Our team is available to assist you in working with state agencies and finding the right contractors and providers for your project.
The Michigan Corporate Income Tax (CIT) was signed into law by Governor Rick Snyder on May 25, 2011. The CIT imposes a 6% corporate income tax on C corporations and taxpayers taxed as corporations federally. The CIT has one credit, the small business alternative credit, which offers an alternate tax rate of 1.8% of adjusted business income. There are no other credits, except those under the MBT election (addressed below). Insurance companies and financial institutions pay alternative taxes. The CIT replaces the Michigan Business Tax (MBT) for most taxpayers, effective January 1, 2012. Taxpayers with less than $350,000 in allocated or apportioned gross receipts and/or less than or equal to $100 in annual liability are not required to file or pay the CIT. The gross receipts threshold does not apply to financial institutions or insurance companies.
Additionally, in 2011, the Governor signed into law the MBT election which enables certain MBT taxpayers with certificated or awarded credits to continue using those credits once the CIT is in place. Such taxpayers may elect to continue filing and paying under the MBT until the expiration of the previously-awarded certificated credits.
Source: Michigan Department of Treasury
In the State of Michigan, there is no inventory tax, no matter where you locate. All inventory is exempt from state and local taxes.
Michigan’s property tax system includes competitive, cost-effective exemptions and abatement programs. Firms receive automatic 24-mill reduction on industrial personal property and automatic 12-mill reduction on commercial personal property. In addition, firms may still apply for tax abatements and property rehabilitation incentives.
Full property tax exemptions apply to inventory, special tooling and pollution control equipment.
Homesteads are defined as primary residences that are officially occupied by May 1 of the recorded year. All other residences, including secondary residences, are considered non-homestead.
Property taxes are a function of a property’s taxable value and the applicable millage rate. The millage rate is the amount of tax paid per every $1,000 of taxable value. That value is roughly equal to 50% of the fair market value of the property. These taxes are levied on two types of property in the State of Michigan, “real property” (land and buildings) and “personal property” (machines, equipment, fixtures and signs used by businesses). Each year, the City Assessor’s office estimates the value of all property in the city — both real and personal — as of December 31, otherwise known as “tax day.” The valuation and condition of the owner’s property on this date is used to determine its value. A “Notice of Assessment, Taxable Valuation and Property Classification” is then sent to all property owners about March 1. The notice indicates three values for each property:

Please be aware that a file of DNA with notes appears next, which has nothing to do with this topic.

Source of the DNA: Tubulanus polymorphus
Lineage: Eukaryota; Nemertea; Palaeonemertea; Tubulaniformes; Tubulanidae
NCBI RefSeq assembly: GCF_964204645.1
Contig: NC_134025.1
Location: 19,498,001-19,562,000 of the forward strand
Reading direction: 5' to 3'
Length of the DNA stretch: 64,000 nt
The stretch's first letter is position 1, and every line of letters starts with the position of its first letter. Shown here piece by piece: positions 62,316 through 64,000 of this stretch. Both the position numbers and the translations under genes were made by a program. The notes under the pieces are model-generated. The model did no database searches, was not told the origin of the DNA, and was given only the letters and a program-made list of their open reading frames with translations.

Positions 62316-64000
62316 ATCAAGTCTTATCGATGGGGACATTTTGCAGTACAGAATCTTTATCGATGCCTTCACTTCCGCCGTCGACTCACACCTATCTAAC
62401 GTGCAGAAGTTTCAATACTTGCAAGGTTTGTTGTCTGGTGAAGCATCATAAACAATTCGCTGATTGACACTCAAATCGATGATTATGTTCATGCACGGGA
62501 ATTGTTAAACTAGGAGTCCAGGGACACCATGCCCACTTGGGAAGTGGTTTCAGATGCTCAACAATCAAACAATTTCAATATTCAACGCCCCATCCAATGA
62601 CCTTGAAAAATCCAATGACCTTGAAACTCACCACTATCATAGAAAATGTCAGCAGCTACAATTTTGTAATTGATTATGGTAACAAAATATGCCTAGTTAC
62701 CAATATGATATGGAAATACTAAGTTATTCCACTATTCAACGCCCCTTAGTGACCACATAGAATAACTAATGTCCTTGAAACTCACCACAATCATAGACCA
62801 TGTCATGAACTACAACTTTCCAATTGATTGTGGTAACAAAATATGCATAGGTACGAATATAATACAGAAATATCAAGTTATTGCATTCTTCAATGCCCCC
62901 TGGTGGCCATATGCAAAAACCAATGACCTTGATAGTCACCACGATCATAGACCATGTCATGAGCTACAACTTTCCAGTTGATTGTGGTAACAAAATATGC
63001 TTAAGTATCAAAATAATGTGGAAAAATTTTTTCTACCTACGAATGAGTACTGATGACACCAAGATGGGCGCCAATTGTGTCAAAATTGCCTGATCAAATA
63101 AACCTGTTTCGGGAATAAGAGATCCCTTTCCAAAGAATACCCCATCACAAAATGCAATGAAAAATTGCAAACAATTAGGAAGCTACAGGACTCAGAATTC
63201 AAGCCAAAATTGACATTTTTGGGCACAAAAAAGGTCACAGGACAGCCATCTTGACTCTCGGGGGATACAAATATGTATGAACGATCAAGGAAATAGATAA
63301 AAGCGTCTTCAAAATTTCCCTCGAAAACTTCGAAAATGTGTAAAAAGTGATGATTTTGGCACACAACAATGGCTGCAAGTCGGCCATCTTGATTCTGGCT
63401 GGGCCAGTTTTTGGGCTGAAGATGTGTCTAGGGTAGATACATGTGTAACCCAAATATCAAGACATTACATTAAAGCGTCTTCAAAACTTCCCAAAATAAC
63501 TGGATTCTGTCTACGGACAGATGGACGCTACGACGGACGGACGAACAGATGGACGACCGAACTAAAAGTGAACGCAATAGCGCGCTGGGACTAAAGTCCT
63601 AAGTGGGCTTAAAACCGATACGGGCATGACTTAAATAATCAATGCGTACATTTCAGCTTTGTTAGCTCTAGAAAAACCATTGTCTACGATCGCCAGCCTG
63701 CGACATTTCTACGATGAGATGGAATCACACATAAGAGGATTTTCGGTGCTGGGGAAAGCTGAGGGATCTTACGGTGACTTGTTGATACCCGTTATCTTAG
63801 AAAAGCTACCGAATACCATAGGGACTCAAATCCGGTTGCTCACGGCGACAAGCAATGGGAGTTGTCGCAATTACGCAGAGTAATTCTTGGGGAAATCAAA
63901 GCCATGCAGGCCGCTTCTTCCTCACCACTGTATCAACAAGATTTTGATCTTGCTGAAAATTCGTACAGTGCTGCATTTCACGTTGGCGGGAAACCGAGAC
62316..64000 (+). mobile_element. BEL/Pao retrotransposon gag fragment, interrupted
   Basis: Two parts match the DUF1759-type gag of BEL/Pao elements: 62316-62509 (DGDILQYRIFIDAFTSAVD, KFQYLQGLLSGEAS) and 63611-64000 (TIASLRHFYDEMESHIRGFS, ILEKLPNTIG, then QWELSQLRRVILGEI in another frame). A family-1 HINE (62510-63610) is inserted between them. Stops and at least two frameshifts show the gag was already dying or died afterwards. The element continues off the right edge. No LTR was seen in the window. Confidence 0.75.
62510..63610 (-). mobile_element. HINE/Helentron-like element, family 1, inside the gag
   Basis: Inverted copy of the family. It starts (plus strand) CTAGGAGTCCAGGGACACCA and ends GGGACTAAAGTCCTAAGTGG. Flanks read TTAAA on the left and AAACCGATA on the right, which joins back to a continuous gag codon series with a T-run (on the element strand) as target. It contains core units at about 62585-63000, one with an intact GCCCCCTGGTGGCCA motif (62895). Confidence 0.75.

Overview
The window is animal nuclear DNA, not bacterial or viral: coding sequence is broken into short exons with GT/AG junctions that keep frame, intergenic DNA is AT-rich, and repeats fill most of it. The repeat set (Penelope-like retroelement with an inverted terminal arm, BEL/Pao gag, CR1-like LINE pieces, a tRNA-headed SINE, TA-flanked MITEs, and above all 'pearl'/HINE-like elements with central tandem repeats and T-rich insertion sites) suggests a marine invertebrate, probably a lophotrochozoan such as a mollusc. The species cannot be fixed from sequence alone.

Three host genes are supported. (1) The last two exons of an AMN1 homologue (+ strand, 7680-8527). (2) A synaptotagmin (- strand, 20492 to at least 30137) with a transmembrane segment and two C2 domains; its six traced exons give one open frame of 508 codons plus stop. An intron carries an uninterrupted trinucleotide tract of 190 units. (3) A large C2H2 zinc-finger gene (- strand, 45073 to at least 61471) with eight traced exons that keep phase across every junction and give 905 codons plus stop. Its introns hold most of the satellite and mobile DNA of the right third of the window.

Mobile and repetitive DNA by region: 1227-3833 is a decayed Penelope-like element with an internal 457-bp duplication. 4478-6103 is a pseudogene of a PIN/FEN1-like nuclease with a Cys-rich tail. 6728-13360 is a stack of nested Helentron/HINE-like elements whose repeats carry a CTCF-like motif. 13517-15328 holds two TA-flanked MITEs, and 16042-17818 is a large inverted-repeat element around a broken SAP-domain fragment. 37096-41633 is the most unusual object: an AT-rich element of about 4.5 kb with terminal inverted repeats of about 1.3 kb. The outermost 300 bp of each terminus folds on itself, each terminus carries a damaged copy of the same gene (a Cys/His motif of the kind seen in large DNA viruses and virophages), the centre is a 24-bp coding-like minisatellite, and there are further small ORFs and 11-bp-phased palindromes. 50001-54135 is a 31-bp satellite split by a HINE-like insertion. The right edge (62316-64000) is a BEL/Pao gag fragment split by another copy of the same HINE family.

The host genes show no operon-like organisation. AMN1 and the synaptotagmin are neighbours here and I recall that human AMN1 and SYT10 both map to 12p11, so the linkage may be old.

Property taxes are calculated using the following formula: Taxable Value ÷ $1,000 x Millage Rate = Tax Levy (amount of taxes to be paid).
Annual property assessment increases are limited by the State Constitution to the lesser of 5% or the rate of inflation.
As a benefit to businesses, property tax exemptions are available for:
In an ongoing effort to make the state a more attractive place for businesses to invest and grow, Michigan is phasing out its Personal Property Tax (PPT) for most businesses beginning in 2014. This reform will substantially reduce compliance and administrative costs for businesses and will be especially attractive to manufacturers who rely on expensive capital investments in tools and other equipment.
School Tax in Michigan is figured into Property Tax and is part of the millage rates indicated above.
0% as Michigan allows no local sales tax.
6% is the state sales tax on sales of tangible goods. No local sales taxes are allowed. Purchases of manufacturing equipment, pollution control equipment, and energy used in the industrial process are fully exempt from sales taxes.
If the value of the real estate transferred is $100.00 or more, a one-time payment of the state and county transfer tax is required.
Our team will work with the appropriate Michigan state agencies, including the Department of Environmental Quality Assistance and the Department of Energy, Labor & Economic Growth, to ensure that the company obtains the necessary state licenses to do business.
Michigan’s personal income tax rate is one of the lowest in the nation – a flat 4.25%.
To protect workers who lose their jobs through no fault of their own, Michigan businesses pay unemployment insurance on the first $9,000 of wages paid to each worker in a calendar year. Established employers may pay as little as 0.06%.
Michigan has a competitive workers’ compensation (WC) insurance system. Michigan’s “open competition” system allows market forces to set the WC insurance rates, thus enabling companies to shop among nearly 300 insurance carriers for the best, lowest-cost options. Self-insurance, group self-insurance, deductible plans and other options are available, as well.
Tax and other cost information provided below is only a summary of the most current information available. The Marshall Area Economic Development Alliance nor their affiliates assume any liability for its use in legal, tax, accounting or other professional matters. Please consult a tax specialist when considering all business ventures.